I almost forgot. I gave a talk on open data dictionaries (Olam, Alar)[21]. I also remember a rumour circulating that Karan[22], under the pretense of giving a talk on self-hosting software, infiltrated the venue and tried to start a cult, recruiting Kubernetes zealots to switch their allegiance to Nomad job files. Some say he still roams the corridors of the venue looking for recruits.


This website’s homepage has unmistakable hints of self-loathing and pessimism for humanity. I truly believe that we humans are the most self-destructive species to have ever graced this planet. Beings with infinite capacity for extreme cleverness and creativity, abstract philosophy and reasoning, boundless empathy, and yet, at the same time, terrifying capacity for hatred enough to cause physical large scale destruction of our own (and other) species for irrational reasons, defying the very nature of a species—propagation.

In our obscurity, in all this vastness, there is no hint that help will come from elsewhere to save us from ourselves.

- Carl Sagan, Pale Blue Dot.

We are wonderful and terrible, extremely intelligent and abundantly stupid, all at the same time. A self-aware species that needs to be saved from itself. I love and despise humanity at the same time. Misanthropic humanism. Is that even a thing? How profoundly, mind numbingly, frustratingly paradoxical! Whenever I feel consumed and stressed by micro events around me, I listen to this beautiful speech[23] from Carl Sagan’s Pale Blue Dot to regain perspective, temporarily. Rinse, repeat.

I say this to add further context to the two poor conference going experiences I recounted earlier. An important aspect of the conference, the inevitable mixing and networking of people in the halls and open spaces of the venue, was something I had not thought about at all. People come to conferences to listen to talks and they leave. I couldn’t have been more naive and more wrong.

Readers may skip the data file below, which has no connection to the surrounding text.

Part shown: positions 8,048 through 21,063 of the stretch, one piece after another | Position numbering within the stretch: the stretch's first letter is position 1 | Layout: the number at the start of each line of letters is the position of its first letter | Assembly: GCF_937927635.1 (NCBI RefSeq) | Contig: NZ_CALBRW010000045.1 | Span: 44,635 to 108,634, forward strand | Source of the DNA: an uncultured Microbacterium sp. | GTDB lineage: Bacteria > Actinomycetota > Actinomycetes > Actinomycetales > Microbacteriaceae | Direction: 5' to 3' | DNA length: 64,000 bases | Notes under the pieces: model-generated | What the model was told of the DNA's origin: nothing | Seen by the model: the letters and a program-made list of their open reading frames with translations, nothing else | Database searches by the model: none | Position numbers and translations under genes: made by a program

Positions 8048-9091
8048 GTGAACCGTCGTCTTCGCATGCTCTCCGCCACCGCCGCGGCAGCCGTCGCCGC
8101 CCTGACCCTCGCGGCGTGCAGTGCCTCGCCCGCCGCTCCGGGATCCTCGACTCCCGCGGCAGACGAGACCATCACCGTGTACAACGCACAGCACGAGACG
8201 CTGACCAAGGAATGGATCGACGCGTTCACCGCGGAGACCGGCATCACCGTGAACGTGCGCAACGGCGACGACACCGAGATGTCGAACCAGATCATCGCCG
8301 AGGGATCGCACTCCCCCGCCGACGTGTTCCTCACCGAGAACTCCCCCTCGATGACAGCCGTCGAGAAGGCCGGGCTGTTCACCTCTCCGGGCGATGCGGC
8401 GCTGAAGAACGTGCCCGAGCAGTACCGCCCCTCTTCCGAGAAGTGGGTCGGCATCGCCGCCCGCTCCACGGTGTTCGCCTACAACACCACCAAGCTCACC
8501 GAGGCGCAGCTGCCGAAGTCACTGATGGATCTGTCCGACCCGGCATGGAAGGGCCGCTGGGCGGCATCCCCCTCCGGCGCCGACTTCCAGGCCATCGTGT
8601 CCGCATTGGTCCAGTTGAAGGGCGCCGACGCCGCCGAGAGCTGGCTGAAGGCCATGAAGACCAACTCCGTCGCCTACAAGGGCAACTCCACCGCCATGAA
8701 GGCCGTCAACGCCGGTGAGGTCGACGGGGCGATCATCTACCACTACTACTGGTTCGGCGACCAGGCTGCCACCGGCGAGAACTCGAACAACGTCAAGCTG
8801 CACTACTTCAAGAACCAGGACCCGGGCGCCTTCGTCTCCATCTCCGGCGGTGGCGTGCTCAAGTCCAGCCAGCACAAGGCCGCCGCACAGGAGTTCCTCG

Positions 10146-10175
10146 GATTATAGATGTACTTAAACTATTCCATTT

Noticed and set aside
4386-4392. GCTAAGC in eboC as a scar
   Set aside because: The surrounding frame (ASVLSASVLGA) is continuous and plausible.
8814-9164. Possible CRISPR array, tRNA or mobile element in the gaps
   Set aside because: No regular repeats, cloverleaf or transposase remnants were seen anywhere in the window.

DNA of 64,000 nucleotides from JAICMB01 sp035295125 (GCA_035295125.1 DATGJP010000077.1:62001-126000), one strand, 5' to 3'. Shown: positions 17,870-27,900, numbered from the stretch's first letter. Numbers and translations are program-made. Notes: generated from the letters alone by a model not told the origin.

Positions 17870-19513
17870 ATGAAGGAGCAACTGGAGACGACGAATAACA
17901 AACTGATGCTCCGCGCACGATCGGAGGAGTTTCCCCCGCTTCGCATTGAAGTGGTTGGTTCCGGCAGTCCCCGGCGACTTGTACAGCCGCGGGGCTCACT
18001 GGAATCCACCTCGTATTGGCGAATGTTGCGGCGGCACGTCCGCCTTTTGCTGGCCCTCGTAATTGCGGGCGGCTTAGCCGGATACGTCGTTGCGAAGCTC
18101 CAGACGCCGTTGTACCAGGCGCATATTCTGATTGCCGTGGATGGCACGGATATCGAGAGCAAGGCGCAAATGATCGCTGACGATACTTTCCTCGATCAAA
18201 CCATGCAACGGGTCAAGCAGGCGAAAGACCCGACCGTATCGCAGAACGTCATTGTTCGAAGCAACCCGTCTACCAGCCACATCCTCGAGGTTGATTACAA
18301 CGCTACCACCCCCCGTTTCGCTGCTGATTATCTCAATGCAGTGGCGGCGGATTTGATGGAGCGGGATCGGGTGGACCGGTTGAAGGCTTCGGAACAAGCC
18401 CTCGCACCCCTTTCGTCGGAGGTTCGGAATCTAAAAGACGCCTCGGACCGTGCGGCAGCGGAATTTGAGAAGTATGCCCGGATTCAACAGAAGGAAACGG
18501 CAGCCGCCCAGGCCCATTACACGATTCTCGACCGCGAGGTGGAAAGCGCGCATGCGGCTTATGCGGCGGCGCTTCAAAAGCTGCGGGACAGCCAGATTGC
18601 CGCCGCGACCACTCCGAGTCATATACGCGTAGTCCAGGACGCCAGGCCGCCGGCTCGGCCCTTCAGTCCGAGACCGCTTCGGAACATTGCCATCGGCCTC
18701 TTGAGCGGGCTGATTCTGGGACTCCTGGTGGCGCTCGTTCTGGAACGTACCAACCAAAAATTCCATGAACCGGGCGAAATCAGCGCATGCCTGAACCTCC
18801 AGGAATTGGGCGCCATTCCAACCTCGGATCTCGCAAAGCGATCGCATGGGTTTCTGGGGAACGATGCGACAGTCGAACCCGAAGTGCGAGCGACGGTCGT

I was happy to meet a few people I knew and people whom I had only known online. I met Venky[24] in person for the first time. Venky, whose experience, knowledge, and network are the stuff of legend, has been helping us understand the tech-policy landscape in India and all our interactions thus far had been online. Abhas’s[25] hardware exhibit + hardware museum + tinkering area in the lobby attracted not just adults, but little kids[26 ] who tinkered and even ran bits of the exhibit. The open spaces with cushions hosted gatherings and impromptu talks. When Anand[27] had insisted that we get cushions for people to sit on and chat, I hadn’t quite understood it. Seeing people use it, it clicked. Anand is the quintessential community person. Again, I’ll refrain from naming more people lest I miss out on recounting the great interactions I had with many cool, accomplished people!

The community booths setup by developer groups and organisations to larger tech/policy organisations also saw steady, vigorous interest from visitors. The organisers themselves seemed to be surprised by this. The handful of sponsor booths also saw tremendous activity. Schwag-love.